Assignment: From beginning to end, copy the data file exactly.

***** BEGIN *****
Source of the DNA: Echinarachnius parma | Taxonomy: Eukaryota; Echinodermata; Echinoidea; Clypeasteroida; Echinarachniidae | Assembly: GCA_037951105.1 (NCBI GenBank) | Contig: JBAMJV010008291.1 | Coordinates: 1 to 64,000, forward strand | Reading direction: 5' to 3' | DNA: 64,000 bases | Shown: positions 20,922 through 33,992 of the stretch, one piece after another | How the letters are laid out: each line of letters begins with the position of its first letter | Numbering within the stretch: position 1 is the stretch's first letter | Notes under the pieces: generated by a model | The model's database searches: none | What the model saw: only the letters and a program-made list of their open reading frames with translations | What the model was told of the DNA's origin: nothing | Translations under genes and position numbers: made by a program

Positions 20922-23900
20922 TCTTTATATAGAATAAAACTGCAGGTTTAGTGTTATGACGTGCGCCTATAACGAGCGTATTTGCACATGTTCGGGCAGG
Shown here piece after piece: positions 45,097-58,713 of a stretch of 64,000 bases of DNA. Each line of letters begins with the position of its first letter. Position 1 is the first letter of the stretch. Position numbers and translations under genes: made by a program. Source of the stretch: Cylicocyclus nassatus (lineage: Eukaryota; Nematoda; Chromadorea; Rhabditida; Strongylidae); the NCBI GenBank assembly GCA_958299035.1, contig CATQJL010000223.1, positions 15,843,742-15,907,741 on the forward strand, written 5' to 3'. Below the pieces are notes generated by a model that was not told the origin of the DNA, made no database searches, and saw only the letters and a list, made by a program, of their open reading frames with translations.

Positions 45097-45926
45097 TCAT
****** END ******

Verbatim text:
Source of the DNA: Echinarachnius parma | Taxonomy: Eukaryota; Echinodermata; Echinoidea; Clypeasteroida; Echinarachniidae | Assembly: GCA_037951105.1 (NCBI GenBank) | Contig: JBAMJV010008291.1 | Coordinates: 1 to 64,000, forward strand | Reading direction: 5' to 3' | DNA: 64,000 bases | Shown: positions 20,922 through 33,992 of the stretch, one piece after another | How the letters are laid out: each line of letters begins with the position of its first letter | Numbering within the stretch: position 1 is the stretch's first letter | Notes under the pieces: generated by a model | The model's database searches: none | What the model saw: only the letters and a program-made list of their open reading frames with translations | What the model was told of the DNA's origin: nothing | Translations under genes and position numbers: made by a program

Positions 20922-23900
20922 TCTTTATATAGAATAAAACTGCAGGTTTAGTGTTATGACGTGCGCCTATAACGAGCGTATTTGCACATGTTCGGGCAGG
Shown here piece after piece: positions 45,097-58,713 of a stretch of 64,000 bases of DNA. Each line of letters begins with the position of its first letter. Position 1 is the first letter of the stretch. Position numbers and translations under genes: made by a program. Source of the stretch: Cylicocyclus nassatus (lineage: Eukaryota; Nematoda; Chromadorea; Rhabditida; Strongylidae); the NCBI GenBank assembly GCA_958299035.1, contig CATQJL010000223.1, positions 15,843,742-15,907,741 on the forward strand, written 5' to 3'. Below the pieces are notes generated by a model that was not told the origin of the DNA, made no database searches, and saw only the letters and a list, made by a program, of their open reading frames with translations.

Positions 45097-45926
45097 TCAT